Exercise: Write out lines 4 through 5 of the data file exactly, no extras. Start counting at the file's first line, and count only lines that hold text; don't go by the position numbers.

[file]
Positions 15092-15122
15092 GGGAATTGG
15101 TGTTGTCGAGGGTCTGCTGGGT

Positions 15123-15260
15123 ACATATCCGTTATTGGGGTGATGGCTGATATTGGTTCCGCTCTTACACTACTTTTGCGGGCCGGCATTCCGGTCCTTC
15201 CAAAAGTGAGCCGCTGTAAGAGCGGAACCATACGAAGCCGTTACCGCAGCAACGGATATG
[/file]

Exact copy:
Positions 15123-15260
15123 ACATATCCGTTATTGGGGTGATGGCTGATATTGGTTCCGCTCTTACACTACTTTTGCGGGCCGGCATTCCGGTCCTTC